These limitation-related issues were determined by the TCC first, and then (on appeal) by the Court of Appeal.
Although the TCC and the Court of Appeal both found that the relevant limitation periods had expired, they both allowed Martlet to advance its new claims. This was because Mulalley had alleged, in its defence, that the EPS/render systems were suitable for cladding the towers, and because Martlet was therefore entitled to make claims in the proceedings on the footing that they were not. Essentially, they ruled that the new claims related to facts that were the same or substantially the same as the facts that Mulalley had already raised in the proceedings, and the new claims based on them could thus proceed.
Consequently, the TCC had to decide whether Martlet was entitled to recover its replacement and waking watch costs, because of the installation defects and/or the specification defects. The TCC also had to decide Mulalley’s defence that the installation defects didn’t cause the replacement of the cladding.
The TCC’s decision
The TCC decided in Martlet’s favour and upheld its claim. While it found that the installation defects would only justify repairs to the cladding systems, it interpreted the design and build contract and decided that Mulalley should never have specified the (combustible) EPS panels and render, in accordance with the contract, without fire testing the whole cladding system first. As Mulalley failed to do so, the TCC held that the specification defects constituted a breach of the contract by Mulalley and that it was liable for Martlet’s losses.
In reaching its finding that the specification defects constituted a breach of the contract by Mulalley, the TCC rejected Mulalley’s arguments that it could rely upon a British Board of Agrément Certificate concerning the EPS/render system in order to prove compliance with the Building Regulations. The TCC also rejected the argument that it was reasonable for Mulalley to specify the EPS/render system, as many other designers did at the time. The TCC found that Mulalley should’ve had the system fire tested first and it commented that a defendant was not exonerated from specifying an inappropriate system simply by proving that other designers were doing so at the time and were equally as negligent.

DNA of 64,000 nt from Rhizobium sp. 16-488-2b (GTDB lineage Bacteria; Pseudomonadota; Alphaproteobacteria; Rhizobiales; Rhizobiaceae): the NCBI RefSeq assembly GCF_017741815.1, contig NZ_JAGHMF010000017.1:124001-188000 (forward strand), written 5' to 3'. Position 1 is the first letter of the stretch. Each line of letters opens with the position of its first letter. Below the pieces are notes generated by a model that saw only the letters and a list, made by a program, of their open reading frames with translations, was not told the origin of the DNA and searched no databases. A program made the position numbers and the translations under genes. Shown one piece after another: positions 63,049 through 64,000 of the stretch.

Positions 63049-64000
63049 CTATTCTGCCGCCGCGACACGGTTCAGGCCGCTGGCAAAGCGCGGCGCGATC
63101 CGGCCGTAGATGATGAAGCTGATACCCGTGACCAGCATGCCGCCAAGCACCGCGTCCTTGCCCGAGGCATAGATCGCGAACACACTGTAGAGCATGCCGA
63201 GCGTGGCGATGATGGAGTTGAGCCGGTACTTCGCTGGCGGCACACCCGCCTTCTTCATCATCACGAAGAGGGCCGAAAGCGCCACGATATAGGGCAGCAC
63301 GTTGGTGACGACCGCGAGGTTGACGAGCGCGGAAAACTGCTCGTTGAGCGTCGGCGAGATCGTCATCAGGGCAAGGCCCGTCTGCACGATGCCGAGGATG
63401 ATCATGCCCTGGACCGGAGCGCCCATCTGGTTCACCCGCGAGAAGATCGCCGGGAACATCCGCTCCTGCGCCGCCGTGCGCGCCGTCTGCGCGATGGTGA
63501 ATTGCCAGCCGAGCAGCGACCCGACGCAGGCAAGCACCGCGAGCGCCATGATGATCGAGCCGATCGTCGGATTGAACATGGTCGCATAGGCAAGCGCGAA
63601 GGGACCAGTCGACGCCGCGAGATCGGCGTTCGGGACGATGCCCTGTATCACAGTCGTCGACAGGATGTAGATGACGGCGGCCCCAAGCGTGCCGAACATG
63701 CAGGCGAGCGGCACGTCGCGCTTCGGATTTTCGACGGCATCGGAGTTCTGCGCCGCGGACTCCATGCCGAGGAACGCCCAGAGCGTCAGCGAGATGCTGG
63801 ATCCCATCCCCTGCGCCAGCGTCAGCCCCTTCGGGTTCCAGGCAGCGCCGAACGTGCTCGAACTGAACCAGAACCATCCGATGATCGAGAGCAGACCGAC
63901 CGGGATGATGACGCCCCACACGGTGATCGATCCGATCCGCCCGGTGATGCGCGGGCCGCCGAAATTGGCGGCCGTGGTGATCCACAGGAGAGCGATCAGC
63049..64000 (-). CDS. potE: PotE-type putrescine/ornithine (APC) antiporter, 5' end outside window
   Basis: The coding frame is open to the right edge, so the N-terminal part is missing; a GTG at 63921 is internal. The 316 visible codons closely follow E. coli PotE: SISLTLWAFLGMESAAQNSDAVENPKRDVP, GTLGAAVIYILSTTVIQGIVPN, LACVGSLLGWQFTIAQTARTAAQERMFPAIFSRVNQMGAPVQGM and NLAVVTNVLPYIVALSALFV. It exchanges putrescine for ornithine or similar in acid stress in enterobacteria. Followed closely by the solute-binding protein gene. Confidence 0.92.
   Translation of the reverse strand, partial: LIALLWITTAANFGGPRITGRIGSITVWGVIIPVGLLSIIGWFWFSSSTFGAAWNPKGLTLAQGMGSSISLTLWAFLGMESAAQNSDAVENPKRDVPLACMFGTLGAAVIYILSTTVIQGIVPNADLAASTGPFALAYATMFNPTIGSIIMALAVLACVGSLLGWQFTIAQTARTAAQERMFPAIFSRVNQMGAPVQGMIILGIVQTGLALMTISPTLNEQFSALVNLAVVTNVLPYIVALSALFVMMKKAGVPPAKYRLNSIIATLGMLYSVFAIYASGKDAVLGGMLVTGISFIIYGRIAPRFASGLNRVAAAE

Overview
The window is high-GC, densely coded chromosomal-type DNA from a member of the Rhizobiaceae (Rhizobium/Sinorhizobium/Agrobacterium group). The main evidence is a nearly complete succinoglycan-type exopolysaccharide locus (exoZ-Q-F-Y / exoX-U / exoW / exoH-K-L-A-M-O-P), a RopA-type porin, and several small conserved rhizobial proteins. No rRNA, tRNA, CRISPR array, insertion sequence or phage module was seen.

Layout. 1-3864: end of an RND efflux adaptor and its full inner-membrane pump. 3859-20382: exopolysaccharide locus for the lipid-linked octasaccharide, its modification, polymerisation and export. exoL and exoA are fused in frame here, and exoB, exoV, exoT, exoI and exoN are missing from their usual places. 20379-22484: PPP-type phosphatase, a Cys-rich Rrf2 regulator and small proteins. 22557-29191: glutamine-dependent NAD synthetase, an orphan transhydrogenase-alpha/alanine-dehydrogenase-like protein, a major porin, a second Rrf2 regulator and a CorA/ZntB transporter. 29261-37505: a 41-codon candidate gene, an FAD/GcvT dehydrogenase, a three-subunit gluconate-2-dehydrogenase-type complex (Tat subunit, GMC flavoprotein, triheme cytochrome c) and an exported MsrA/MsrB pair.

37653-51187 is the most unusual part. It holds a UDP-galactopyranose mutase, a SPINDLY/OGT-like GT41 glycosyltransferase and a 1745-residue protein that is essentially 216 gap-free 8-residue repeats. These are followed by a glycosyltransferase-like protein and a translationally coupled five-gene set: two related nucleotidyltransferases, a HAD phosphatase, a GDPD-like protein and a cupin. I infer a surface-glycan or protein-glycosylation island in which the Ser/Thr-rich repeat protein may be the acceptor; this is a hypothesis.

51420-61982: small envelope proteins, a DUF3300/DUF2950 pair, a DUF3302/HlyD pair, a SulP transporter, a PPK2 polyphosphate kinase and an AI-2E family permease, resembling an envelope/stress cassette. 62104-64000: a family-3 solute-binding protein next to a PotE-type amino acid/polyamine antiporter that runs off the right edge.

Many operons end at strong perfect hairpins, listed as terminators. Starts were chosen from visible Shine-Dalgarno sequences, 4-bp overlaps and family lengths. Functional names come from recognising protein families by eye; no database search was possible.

The TCC also remarked that it would not have upheld Mulalley’s causation defence, had it rejected the specification defects and simply been concerned with the installation defects. This was because it was sufficient for Martlet to establish causation, simply to show that the installation defects constituted breaches of contract by Mulalley and that they comprised an ‘effective cause’ of its losses. It wasn’t necessary for Martlet to prove that they were the only cause of its losses.
The costs of the waking watches constituted £3 million of Martlet’s total £8 million claim. The TCC decided that they were recoverable by Martlet, as it had followed professional advice in implementing them, and since Mulalley had failed to demonstrate that Martlet didn’t take reasonable steps to mitigate them.
The implications of the Martlet decision
As noted above, the TCC’s judgment in Martlet is likely to have considerable consequences. It’ll encourage the owners or tenants of tall buildings to bring claims against the designers or contractors responsible for fire safety defects in them, particularly for the remedial and waking watch costs they incur. The TCC has indicated that the courts are unlikely to be receptive to defences from designers and contractors that they were not negligent because many other designers or contractors were either generating or building similar flawed schemes at the time. By applying the ‘effective cause’ test to establish the causation of the owner’s/tenant’s losses, the TCC seems to be ruling out inventive arguments by designers or contractors that other factors may have in fact caused the losses.
The fact that the door relating to such defensive arguments by designers and contractors may be closing, may lead designers and contractors to search for other, alternative lines of defence. One example, concerning fire safety defects in the external walls of a tall building, might be that the designers or contractors could implement or contend for a remedial scheme that falls short of full replacement, and then seek to have the safety of such a scheme confirmed either by way of a PAS 9980 fire risk assessment, or via an EWS1 Certificate, by a suitably qualified industry professional. This approach may make it much harder for an owner/tenant to justify the reasonableness of a broader remedial scheme, if it wishes to implement one and the Martlet case was pleaded before PAS 9980 and a holistic approach to fire engineering and life safety became the industry standard. Each cladding-related claim will be very fact-specific and time will tell whether the Martlet decision tips the balance of liability towards contractors and designers.
Anthony Albertini and Chris Leadbetter are both partners at Clyde & Co LLP.
This article was originally published on Clyde & Co’s website.